That analogy raises the question of why the Omer, the first offering of the new harvest, comes from barley. Aruch HaShulchan is more interested in what that says about why Mordechai chose to study it than the issue itself. In his reading, Mordechai understood that Omer is a reference to fidelity to Hashem, or the lack of it. Since the Jews of Mordechai’s time stayed faithful to Hashem—in Aruch HaShulchan’s reading [a somewhat problematic one, since they went to Achashverosh’s party; also, a clearly programmatic reading, since we know that he worried about the Jews of his time], the Omer could serve as a sign of that.

The Difference Between Hashem’s Power and the Recognition of Hashem

Then he has an interesting digression about the difference between referring to Hashem as Elokim or as Melech, King (based on a Midrash we don’t have space to analyze). Melech is a Name that’s sometimes related to the nations in general (Melech HaGoyim), sometimes just the Jewish people (Melech Yisrael), and sometimes the whole world (Melech HaOlam).

Elokim, on the other hand, is what it is [although that ignores when Hashem is referred to as Elokei so and so].  His answer is that Melech refers to the honor given to Hashem, the realization of Hashem’s sovereignty, whereas Elokim refers to Hashem’s power. There is never any change in Hashem’s power, but there are shifting tides in who notes that power, and to what extent.

That’s why, he argues, Ya’akov said the phrase Baruch Shem Kevod Malchuto (Blessed is the Name of the Honor of His Kingship—note the phrase connects kingship to the honor given it, as Aruch HaShulchan suggested) and Moshe didn’t. In the former’s time, the Jewish people had ten tribes and seventy souls, all faithful to Hashem. Moshe’s Jews worshipped the Golden Calf, challenged Moshe’s leadership (Korach), and cried about the spies—the honor for Hashem’s kingship was not as clear.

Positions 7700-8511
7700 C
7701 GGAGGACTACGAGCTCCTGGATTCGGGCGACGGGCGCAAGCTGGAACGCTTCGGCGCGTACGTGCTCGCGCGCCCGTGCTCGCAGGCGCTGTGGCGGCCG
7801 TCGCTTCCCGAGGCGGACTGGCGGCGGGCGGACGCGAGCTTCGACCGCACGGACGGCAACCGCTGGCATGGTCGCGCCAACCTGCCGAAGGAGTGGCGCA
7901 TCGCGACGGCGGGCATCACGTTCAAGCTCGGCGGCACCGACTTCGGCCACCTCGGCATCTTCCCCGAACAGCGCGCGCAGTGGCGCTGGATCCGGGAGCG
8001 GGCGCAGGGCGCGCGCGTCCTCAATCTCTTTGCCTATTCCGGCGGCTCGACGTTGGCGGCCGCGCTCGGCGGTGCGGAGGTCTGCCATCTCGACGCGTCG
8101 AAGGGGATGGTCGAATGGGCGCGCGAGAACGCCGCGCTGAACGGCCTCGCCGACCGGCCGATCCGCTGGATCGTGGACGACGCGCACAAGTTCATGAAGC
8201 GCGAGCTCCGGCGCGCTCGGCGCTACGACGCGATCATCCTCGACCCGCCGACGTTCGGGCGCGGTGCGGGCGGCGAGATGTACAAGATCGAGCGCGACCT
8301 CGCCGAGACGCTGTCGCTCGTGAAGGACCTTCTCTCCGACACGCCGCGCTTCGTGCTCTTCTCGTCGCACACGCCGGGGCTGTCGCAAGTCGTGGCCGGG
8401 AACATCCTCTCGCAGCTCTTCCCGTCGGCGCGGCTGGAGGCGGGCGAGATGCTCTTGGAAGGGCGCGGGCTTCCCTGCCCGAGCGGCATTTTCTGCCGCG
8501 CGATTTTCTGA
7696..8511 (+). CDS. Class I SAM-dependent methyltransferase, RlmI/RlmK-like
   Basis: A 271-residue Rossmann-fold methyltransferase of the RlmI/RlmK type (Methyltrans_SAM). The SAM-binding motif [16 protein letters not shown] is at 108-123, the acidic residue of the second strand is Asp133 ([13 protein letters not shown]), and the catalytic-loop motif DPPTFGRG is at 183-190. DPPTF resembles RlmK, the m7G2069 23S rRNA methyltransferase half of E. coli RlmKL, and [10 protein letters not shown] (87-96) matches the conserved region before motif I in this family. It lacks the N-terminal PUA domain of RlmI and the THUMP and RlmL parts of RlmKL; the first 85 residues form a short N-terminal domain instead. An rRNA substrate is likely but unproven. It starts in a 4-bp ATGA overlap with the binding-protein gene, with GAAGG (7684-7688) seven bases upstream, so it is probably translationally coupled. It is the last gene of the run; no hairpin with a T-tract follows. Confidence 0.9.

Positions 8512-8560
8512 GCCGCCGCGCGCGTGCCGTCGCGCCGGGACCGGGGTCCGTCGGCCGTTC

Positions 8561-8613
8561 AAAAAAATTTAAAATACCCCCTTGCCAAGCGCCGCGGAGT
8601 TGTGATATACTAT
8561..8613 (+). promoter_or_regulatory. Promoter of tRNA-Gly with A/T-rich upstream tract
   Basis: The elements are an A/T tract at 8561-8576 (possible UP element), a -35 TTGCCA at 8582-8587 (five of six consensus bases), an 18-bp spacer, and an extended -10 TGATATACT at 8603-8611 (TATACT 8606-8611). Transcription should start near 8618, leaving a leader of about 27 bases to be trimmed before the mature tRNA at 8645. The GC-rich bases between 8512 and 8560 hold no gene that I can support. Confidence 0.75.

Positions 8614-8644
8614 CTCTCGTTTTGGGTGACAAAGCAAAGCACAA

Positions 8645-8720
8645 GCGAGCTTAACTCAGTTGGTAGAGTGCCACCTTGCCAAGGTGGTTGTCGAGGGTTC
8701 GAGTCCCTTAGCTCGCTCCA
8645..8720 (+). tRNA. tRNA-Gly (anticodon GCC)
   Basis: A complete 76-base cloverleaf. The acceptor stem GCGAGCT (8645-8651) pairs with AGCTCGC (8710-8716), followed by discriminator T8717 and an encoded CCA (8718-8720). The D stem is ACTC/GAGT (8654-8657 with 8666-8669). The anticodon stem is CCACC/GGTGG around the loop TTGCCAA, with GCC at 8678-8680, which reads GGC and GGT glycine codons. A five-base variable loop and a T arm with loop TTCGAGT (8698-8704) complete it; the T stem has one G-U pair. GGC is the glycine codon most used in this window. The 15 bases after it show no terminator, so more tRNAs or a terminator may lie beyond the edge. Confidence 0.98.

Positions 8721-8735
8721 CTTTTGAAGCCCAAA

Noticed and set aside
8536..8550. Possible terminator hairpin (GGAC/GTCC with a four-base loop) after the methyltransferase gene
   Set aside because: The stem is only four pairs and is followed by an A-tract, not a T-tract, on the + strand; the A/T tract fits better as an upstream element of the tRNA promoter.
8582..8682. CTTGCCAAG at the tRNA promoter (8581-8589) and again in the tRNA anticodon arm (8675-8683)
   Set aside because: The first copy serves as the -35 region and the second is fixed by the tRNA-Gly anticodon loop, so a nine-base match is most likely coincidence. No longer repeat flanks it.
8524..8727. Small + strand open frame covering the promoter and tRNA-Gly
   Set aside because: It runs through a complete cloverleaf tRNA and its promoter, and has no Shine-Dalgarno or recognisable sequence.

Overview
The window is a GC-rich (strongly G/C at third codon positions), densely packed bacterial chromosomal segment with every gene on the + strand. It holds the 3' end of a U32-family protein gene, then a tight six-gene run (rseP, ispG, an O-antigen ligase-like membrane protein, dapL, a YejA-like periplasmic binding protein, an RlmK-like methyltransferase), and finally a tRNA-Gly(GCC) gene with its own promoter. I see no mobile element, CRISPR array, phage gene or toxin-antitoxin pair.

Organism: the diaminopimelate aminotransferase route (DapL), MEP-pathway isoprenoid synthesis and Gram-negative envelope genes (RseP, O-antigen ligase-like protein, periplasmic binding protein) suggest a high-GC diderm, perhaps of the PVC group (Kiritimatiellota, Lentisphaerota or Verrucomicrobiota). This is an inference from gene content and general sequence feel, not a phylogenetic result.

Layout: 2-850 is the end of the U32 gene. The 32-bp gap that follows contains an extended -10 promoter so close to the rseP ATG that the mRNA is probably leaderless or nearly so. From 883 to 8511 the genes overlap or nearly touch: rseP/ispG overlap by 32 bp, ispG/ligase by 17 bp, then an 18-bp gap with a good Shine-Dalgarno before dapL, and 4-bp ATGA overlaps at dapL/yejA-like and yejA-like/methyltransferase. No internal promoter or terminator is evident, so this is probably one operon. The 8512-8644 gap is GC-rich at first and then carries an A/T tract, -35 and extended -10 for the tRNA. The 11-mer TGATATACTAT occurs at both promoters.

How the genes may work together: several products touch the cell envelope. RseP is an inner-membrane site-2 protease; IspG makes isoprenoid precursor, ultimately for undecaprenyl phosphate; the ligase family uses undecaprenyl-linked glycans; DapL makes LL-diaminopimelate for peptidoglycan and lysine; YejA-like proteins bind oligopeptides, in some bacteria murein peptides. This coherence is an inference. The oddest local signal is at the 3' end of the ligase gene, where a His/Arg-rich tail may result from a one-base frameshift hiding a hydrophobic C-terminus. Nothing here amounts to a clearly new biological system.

That explains the compromise about saying it quietly. In the Gemara’s time, some people were strongly faithful to Hashem, as in Ya’akov’s time, but others had abandoned faith, as in Moshe’s. So we say it to ourselves.

Back to the Barley

I have, I hope it’s clear, presented these ideas out of the order in which Aruch HaShulchan did. But at the very end, he comes back to barley. He notes that Gidon is symbolized as barley as well, in Shoftim 7;13, where he overhears a Midianite telling his friend a dream, in which a barley bread rolls through the camp, destroying it.

It’s barley, Aruch HaShulchan closes, because we’re in exile, for having not stuck as fully by Hashem as we should have. The way back, Hashem tells Hoshea, is for us to do the fifteen mitzvot, and then to be like the sotah who didn’t actually commit adultery, and to stay faithful to her husband, even without their living together, for a long time.   Maintaining fidelity is the way to restoration, redemption, and all the great bounties awaiting them at the end of this trouble.

The Exile, For Aruch HaShulchan

The second sermon seems to me to have been written before the first, since it is more positive about the behavior of the Jewish people, in particular their fidelity to Hashem. But they share the sense of exile as greatly difficult (next time, when we look at a sermon about how Hashem gives the Jews the financial support they need, we’ll see that poverty was one pressing problem that confronted him and his listeners). Almost as bad as the suffering itself was the confusion it engendered, the why of that suffering.

Aruch HaShulchan has offered two answers. First, valuable results—great buildings, wheat, large animals—always need a long process to produce. During that process, they look like they’re being ruined. Second, this is also part of our proving our fidelity to Hashem (after having failed to do so earlier), so that the prophecy in Hoshea can come true, that Hashem will take us back, restore our relationship to how great it used to be.

Key to all of that, for Aruch HaShulchan, is patient forbearance, seeing that Hashem is doing this for His reasons, to stay faithful to Hashem as this historical process works its way to the great outcomes the prophets have shared with us.

About Gidon Rothstein